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Music

Tegan and Sara channel LGBTQ power with The Con X: Covers, new covers album whose proceeds will help gay women

Featuring artists including Cyndi Lauper and Ryan Adams, proceeds from the album will go to the Tegan and Sara Foundation, which focuses on

funding education and health care for gay women and girls

PUBLISHED : Sunday, 22 October, 2017, 1:32pm
UPDATED : Sunday, 22 October, 2017, 1:31pm

Coping with grief and relationship turmoil, Canadian sisters Tegan and Sara entered a studio a decade ago and recorded the album that would become a stealthy landmark in LGBTQ culture.

The Con, the Calgary-born identical twins’ fifth album, wasn’t their first to achieve some measure of success – and they later found a mainstream audience, and went on tour with Katy Perry.

But with its emotional directness and a style that wove together folk rock and synth pop, The Con struck a chord, especially among young gay women who enthusiastically packed Tegan and Sara’s concerts. And there have been a lot of concerts, including two in Hong Kong – Clockenflap in 2013 and a solo show at Kitec last year.

To mark the 10th anniversary of its release, Tegan and Sara released a collection of covers from The Con, from artists influenced by the band and established stars including Cyndi Lauper.

Proceeds from The Con X: Covers will support the new Tegan and Sara Foundation, set up by the duo to champion LGBTQ rights – but geared toward women and girls.

How Tegan and Sara’s sound has evolved from acoustic to indie rock to synth-pop

“So many people in our audiences identify somewhere on the LGBTQ spectrum and, in some ways, it can feel like preaching to the converted,” Sara Quin says.

“But I think what maybe is lost sometimes is how much power we have as a group, and financially how little of the fundraising money that comes in for queer people is actually going to women and girls.”

The foundation will focus on areas where the sisters feel gay women have specific needs – health care, education and political advocacy.

Amid strides in LGBTQ rights in the Western world over the past decade, Sara says there remains a gender double standard.

A growing number of openly gay young stars have built successful careers – she mentions English balladeer Sam Smith, experimental R&B singer Frank Ocean and YouTube sensation Troye Sivan – but they have overwhelmingly been men.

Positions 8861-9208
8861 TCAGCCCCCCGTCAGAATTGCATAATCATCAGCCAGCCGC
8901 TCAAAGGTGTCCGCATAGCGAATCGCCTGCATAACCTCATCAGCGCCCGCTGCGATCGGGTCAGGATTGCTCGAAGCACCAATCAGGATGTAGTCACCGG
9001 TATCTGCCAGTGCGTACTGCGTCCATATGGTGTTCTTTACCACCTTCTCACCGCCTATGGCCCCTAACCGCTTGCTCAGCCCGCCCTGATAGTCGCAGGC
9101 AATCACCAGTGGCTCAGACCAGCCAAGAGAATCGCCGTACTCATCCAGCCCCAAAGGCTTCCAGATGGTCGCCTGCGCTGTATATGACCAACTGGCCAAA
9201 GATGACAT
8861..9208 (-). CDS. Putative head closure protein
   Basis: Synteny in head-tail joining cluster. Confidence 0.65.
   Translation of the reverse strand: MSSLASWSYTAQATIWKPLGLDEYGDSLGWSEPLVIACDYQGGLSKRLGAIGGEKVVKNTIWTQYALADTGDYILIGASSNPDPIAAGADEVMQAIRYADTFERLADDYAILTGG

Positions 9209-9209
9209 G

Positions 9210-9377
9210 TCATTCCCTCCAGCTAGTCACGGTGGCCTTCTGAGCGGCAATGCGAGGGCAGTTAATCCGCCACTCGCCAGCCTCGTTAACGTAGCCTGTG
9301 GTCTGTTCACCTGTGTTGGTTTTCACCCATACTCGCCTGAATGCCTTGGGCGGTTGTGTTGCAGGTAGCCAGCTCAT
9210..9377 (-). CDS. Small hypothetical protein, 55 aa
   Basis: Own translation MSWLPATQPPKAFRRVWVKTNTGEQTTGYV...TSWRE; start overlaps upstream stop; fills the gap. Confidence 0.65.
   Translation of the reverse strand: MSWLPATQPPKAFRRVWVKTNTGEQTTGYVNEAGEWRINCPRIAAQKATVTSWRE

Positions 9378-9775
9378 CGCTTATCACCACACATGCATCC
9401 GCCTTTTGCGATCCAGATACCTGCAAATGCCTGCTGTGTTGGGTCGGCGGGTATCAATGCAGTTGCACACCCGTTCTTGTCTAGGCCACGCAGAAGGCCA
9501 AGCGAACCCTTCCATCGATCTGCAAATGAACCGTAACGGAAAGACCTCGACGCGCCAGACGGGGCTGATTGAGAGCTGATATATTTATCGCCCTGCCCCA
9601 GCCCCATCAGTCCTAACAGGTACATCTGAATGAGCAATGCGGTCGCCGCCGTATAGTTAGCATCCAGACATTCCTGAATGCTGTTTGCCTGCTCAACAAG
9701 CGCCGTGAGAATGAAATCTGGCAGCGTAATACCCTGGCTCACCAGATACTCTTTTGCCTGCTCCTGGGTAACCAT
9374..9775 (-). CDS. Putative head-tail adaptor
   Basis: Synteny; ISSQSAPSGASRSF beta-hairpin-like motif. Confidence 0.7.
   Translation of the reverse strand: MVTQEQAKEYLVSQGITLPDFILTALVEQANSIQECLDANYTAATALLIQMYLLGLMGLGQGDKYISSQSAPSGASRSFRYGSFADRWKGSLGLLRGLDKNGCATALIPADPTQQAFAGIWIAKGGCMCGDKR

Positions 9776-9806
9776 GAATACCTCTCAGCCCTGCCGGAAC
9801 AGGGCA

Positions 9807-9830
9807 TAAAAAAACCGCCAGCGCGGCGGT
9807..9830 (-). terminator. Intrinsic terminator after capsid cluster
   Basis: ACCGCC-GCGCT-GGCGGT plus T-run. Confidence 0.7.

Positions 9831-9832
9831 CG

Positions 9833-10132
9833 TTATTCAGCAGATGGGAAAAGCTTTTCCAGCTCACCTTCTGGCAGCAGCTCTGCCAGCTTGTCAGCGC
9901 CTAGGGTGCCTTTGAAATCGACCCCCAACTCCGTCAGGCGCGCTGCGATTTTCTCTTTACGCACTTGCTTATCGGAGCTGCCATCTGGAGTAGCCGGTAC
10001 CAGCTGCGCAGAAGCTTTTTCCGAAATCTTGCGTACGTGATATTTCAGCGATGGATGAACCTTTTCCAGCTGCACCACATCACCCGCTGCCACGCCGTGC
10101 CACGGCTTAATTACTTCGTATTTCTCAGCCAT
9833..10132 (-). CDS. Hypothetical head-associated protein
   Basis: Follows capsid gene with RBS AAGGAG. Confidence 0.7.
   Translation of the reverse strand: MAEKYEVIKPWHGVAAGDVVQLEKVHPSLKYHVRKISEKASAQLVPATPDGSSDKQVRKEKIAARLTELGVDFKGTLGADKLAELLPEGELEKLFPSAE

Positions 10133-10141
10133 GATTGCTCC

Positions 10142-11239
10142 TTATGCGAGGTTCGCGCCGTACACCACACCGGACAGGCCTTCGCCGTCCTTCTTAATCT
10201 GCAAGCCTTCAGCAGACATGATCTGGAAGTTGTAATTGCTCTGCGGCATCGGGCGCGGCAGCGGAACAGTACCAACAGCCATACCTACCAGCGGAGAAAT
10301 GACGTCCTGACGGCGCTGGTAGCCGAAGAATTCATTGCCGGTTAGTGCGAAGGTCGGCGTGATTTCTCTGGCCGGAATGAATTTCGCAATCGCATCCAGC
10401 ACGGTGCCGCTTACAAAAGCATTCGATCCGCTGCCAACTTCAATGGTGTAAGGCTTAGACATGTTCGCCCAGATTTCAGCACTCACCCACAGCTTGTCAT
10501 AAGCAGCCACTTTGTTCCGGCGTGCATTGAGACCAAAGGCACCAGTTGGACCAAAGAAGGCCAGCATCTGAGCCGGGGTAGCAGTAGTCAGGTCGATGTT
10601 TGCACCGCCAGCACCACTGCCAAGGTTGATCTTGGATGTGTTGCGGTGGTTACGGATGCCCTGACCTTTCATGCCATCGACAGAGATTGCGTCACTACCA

“I think men are obviously sometimes more physically at risk and more targeted than women. But in mainstream movies, television and art and music, I think queer men are more embraced and have had more success,” she says.

“Maybe it’s not even about sexuality but about gender roles and what is accepted and what is celebrated, socially and culturally. But I think for queer women, it is still very challenging – and for trans people it’s even more challenging.”

When they recorded The Con in Portland, Oregon, with Death Cab for Cutie guitarist Chris Walla, the sisters were mourning the death of their grandmother as well as a close mentor. The sisters, then 26, were also facing relationship troubles and for the first time dealing with fruits of fame, such as handling staff.

“There was that naivety – that life is really hard but things will go back to normal. But we all know that doesn’t happen,” Sara says. “Once you’re an adult, you just have to cope and learn how to deal with it. People get sick, people die and jobs are stressful.”

The sisters selected the artists who recorded songs for the collection, but gave them no guidance.

Back in Your Head, a tale of longing that is perhaps the album’s most recognisable tune, is covered twice – by rocker Ryan Adams, who builds on the charging nature of the original, and Lauper, who reinterprets it as wistful pop.

Pop twins Tegan and Sara return to Hong Kong with a polished double-act

Sara, without volunteering examples, says she believes that some covers were better than the originals.

Tegan and Sara recently played The Meadows festival in New York and will tour North America to support The Con X: Covers.

Sara says the duo have heard from younger fans who wished they had been around the first time.

They still did not feel welcomed by the indie rock or other scenes – but the isolation had benefits.

“I don’t know if it’s because we’re gay, or because we’re women, or because we’re not, like, ‘hot babes’ – we have lopsided haircuts and we’re wearing hoodies and sweatshirts – but it felt like we were marginalised for some reason,” she says.

“I think in a weird way that allowed us to have something unique. Our career has been very different than a lot of other people’s, even though it’s been very challenging.”